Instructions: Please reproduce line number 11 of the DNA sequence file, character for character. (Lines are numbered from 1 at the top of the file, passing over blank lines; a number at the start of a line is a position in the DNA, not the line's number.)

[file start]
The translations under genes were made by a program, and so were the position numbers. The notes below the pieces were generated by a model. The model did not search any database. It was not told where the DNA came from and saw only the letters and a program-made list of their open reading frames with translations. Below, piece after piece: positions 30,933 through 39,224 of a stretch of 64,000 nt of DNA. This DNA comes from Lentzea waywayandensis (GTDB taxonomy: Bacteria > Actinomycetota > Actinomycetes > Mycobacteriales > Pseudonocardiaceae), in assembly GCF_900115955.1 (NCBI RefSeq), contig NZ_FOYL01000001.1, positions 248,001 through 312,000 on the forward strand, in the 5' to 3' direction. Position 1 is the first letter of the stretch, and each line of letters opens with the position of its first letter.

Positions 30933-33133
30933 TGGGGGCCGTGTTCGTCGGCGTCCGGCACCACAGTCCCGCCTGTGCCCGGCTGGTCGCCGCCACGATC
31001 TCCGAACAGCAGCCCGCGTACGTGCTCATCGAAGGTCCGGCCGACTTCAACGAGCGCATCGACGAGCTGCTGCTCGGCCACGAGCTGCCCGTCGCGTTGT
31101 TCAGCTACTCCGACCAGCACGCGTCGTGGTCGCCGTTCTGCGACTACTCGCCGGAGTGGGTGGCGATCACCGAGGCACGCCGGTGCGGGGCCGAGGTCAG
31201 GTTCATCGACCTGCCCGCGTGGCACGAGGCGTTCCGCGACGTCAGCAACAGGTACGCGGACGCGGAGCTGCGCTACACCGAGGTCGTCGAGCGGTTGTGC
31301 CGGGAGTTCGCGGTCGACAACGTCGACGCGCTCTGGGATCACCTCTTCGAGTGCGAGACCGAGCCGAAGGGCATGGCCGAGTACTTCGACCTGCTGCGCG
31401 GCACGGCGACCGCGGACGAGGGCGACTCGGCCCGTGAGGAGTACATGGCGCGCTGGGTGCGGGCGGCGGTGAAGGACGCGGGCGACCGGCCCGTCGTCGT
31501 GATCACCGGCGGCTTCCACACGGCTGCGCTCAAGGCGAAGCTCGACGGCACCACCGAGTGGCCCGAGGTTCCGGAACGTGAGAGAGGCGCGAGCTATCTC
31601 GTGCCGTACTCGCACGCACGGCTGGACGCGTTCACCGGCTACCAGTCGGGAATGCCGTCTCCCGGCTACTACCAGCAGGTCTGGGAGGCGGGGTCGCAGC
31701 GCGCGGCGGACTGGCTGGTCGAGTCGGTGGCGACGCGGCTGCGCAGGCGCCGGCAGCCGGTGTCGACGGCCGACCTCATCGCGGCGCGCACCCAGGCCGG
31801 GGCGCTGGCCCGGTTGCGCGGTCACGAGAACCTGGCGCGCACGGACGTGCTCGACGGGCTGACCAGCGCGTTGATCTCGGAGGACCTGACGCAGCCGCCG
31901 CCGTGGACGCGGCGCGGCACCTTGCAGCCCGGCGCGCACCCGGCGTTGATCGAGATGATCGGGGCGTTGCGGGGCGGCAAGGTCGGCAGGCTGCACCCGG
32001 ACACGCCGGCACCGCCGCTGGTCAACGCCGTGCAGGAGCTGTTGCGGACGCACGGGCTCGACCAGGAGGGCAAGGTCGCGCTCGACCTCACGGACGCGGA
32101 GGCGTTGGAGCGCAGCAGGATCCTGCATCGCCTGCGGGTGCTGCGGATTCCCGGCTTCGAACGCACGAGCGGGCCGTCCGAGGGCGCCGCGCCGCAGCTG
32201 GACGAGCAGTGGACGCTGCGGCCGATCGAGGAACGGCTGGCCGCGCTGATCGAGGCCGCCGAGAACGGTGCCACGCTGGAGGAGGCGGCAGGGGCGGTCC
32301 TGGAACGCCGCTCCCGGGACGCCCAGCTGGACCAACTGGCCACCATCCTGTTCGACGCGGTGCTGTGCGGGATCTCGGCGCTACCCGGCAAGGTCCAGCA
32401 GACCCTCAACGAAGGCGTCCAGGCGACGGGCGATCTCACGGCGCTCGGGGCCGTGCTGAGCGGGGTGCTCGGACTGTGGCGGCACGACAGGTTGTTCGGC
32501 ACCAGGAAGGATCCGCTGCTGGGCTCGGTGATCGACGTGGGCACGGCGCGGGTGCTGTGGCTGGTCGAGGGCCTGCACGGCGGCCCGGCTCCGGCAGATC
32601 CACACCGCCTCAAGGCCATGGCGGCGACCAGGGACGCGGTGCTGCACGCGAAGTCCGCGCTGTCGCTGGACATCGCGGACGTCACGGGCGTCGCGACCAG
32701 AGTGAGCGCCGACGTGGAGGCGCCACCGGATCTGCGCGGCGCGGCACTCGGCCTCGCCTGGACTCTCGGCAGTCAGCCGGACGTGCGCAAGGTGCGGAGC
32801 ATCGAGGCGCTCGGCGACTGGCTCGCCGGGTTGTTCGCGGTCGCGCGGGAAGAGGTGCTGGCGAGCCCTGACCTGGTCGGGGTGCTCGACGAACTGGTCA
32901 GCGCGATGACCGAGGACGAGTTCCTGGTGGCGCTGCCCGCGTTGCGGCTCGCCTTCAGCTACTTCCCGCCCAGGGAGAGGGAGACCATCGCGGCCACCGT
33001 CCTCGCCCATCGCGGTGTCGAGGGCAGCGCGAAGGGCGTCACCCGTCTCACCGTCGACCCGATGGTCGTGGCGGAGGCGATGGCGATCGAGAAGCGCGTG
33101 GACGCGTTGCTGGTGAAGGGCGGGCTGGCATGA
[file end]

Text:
31701 GCGCGGCGGACTGGCTGGTCGAGTCGGTGGCGACGCGGCTGCGCAGGCGCCGGCAGCCGGTGTCGACGGCCGACCTCATCGCGGCGCGCACCCAGGCCGG